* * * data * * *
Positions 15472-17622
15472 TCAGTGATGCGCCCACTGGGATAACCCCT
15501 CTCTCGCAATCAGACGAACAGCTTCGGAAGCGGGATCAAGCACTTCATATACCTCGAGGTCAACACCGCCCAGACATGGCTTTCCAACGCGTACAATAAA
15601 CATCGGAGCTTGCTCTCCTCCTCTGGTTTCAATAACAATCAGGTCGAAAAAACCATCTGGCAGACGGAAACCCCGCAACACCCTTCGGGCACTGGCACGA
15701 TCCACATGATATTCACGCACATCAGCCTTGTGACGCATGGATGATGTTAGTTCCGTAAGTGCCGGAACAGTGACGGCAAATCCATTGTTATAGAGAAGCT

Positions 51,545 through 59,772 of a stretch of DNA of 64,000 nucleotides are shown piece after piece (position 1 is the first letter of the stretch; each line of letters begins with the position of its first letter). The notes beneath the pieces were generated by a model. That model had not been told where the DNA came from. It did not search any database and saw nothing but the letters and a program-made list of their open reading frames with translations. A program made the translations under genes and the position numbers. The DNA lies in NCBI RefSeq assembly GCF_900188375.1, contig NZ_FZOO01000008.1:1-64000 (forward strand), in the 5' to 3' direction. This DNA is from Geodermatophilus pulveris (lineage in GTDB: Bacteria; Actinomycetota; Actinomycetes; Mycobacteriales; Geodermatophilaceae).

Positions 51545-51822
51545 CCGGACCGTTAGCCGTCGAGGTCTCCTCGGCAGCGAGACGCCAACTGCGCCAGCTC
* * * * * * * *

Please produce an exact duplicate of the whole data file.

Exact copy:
Positions 15472-17622
15472 TCAGTGATGCGCCCACTGGGATAACCCCT
15501 CTCTCGCAATCAGACGAACAGCTTCGGAAGCGGGATCAAGCACTTCATATACCTCGAGGTCAACACCGCCCAGACATGGCTTTCCAACGCGTACAATAAA
15601 CATCGGAGCTTGCTCTCCTCCTCTGGTTTCAATAACAATCAGGTCGAAAAAACCATCTGGCAGACGGAAACCCCGCAACACCCTTCGGGCACTGGCACGA
15701 TCCACATGATATTCACGCACATCAGCCTTGTGACGCATGGATGATGTTAGTTCCGTAAGTGCCGGAACAGTGACGGCAAATCCATTGTTATAGAGAAGCT

Positions 51,545 through 59,772 of a stretch of DNA of 64,000 nucleotides are shown piece after piece (position 1 is the first letter of the stretch; each line of letters begins with the position of its first letter). The notes beneath the pieces were generated by a model. That model had not been told where the DNA came from. It did not search any database and saw nothing but the letters and a program-made list of their open reading frames with translations. A program made the translations under genes and the position numbers. The DNA lies in NCBI RefSeq assembly GCF_900188375.1, contig NZ_FZOO01000008.1:1-64000 (forward strand), in the 5' to 3' direction. This DNA is from Geodermatophilus pulveris (lineage in GTDB: Bacteria; Actinomycetota; Actinomycetes; Mycobacteriales; Geodermatophilaceae).

Positions 51545-51822
51545 CCGGACCGTTAGCCGTCGAGGTCTCCTCGGCAGCGAGACGCCAACTGCGCCAGCTC